Furthermore, cyanide was discovered during Jalloh’s autopsy. Smirnou explains in his report that cyanide develops from prussic acid, which typically forms during the use of fire accelerants. He also had to peel off a large part of the mattress’s fireproof covering in order to expose sufficient combustible padding—a feat that would have been impossible for a person strapped to the bedding.

Further questions are raised by the cigarette lighter, which police and judicial statements allege Jalloh used to set fire to himself. The lighter had initially not appeared on the list of evidence, but it suddenly and magically turned up a few days later. The officers claimed they discovered it under Jalloh’s corpse.

But the charring of the lighter simply doesn’t accord with other post-fire evidence. Virtually no fire damage would have occurred under Jalloh’s securely clamped body. In addition, neither fibre residues from the mattress or Jalloh’s clothes, nor traces of Jalloh’s DNA were found on the lighter. There is no evidence that the lighter came into contact with Jalloh’s clothes or the mattress.

The Jalloh family’s attorney, Gabriele Heinecke, also pointed to a further anomaly that has so far evaded the attention of the court. She said: “We have reliable information that Oury Jalloh had no epinephrine in his body, and so was not in a state of stress when he died. But one would certainly expect that he would have experienced stress, if he had set himself on fire and was conscious of the extreme pain of the burning. So we believe it is highly probable he was unconscious when the fire started and when it spread. He was still alive, he was still breathing, there was carbon in his lungs, he swallowed carbon; but we are convinced he was not conscious. This means he could not have been the person who started the fire”.

The Initiative in Memory of Oury Jalloh has now filed a criminal charge with the prosecutor general against unknown police officers for the murder of Oury Jalloh. It did so because it is apparent that moves were made from the outset to cover up the murder of Oury Jalloh. This is the only possible explanation for the disappearance of important evidence such as operation schedules, custody protocols, the handcuffs and video recordings.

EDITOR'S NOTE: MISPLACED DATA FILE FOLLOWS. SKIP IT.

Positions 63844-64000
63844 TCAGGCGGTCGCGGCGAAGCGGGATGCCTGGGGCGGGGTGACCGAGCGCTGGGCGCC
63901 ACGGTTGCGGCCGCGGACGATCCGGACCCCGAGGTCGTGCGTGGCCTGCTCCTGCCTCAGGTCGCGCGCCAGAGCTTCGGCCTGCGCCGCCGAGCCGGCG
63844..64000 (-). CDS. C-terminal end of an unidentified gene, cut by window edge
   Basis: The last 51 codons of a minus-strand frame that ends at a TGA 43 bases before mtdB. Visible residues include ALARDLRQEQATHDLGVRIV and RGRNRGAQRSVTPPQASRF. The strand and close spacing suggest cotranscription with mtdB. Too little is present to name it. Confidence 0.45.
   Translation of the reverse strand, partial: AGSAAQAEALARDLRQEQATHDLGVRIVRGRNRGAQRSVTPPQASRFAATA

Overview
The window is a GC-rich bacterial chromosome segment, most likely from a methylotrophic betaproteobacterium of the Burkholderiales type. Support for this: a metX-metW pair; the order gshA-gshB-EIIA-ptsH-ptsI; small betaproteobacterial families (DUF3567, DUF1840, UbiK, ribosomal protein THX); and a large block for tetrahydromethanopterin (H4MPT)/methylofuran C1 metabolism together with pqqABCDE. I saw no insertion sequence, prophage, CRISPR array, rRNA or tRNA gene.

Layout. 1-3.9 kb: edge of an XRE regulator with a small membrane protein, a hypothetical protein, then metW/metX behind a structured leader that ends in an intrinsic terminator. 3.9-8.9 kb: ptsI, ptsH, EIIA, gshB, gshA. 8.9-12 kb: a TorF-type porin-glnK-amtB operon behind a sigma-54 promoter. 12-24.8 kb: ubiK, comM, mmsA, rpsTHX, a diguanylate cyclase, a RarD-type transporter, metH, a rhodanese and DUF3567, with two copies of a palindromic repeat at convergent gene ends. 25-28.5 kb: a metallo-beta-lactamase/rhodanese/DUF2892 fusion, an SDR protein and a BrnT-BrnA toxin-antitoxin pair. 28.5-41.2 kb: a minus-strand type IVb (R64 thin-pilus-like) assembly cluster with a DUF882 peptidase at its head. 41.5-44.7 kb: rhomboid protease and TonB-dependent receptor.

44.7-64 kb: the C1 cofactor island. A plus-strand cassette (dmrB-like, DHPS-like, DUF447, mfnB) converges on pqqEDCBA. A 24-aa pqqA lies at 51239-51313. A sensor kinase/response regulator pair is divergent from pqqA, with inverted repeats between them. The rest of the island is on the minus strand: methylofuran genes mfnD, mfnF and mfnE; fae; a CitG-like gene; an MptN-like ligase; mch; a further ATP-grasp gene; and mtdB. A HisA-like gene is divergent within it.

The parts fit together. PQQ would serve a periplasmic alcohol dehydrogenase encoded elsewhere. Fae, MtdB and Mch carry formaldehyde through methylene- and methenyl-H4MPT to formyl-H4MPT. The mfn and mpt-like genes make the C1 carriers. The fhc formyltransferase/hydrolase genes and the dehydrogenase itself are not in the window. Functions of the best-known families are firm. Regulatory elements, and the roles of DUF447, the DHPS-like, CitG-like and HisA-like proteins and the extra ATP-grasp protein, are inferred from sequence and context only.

No attempt was made to pursue eyewitness testimony that police officers Hans-Ulrich M. and Udo S. had again been with Jalloh in the cell around 11:30—half an hour before the outbreak of the fire—and that a pool of liquid had been seen in front of the cell before the fire occurred.

The fact that Oury Jalloh had been severely mistreated by the police before he was put into the cell had also gone largely unnoticed by the court. A second autopsy revealed that Jalloh’s nose had been broken and eardrum ruptured. Moreover, the Dessau police officers were known for their racist brutality, which had particularly been levelled against asylum seekers from Africa.

Instead of elucidating the sequence of events, the police did everything possible to silence the Initiative in Memory of Oury Jalloh and its founder Mouctar Bah, who had doubted the official version from the start.

In December 2005, flimsy reasons were produced to deprive Bah of the license for his telecafé, and he was subsequently allowed to work there only as an employee. Later, a search was make of Bah’s house, after he was accused of dealing in trousers stolen from a fashion boutique. But the boutique declared that no trousers were missing from the store. The same telecafé was subjected to a drug raid in December 2009. The police later had to admit that the operators and employees of the café themselves had drawn official attention to drug trafficking on the street.

Despite this seemingly overwhelming evidence, the judiciary continues to stonewall. Folker Bittman, chief public prosecutor for Dessau, did speak of “very serious, surprising and sometimes shocking findings”, and announced the commissioning of a new report. However, he also warned that “the basic arguments in Smirnous’s report (were) certainly not proven”. According to Bittman, “no fire accelerant was found at the scene, and we must therefore continue to assume that no third party was involved”.

In other words, the integrity of the police is to be viewed as above suspicion, just as the court’s ongoing conduct in the case.

The UK Guardian newspaper has drawn parallels between these proceedings and the case of National Socialist Underground (NSU) terror group. According to the Guardian, the investigating authorities failed in both these cases to investigate racist motives in possible homicide. The police consistently neglected to exercise the necessary diligence in an investigation involving a victim of an ethnic minority.

But these cases are not about neglect on the part of officials. In the case of the NSU terror cell, the German secret service infiltrated dozens of its operatives into its milieu and was undoubtedly well informed of, or even involved in the NSU’s crimes. In the case of Oury Jalloh, powerful evidence points towards the police as those responsible for starting the fire.

In both cases, important files disappeared or evidence was suppressed. But the judiciary refuses to budge from its official accounts, claiming that the state forces had nothing to do with the murders.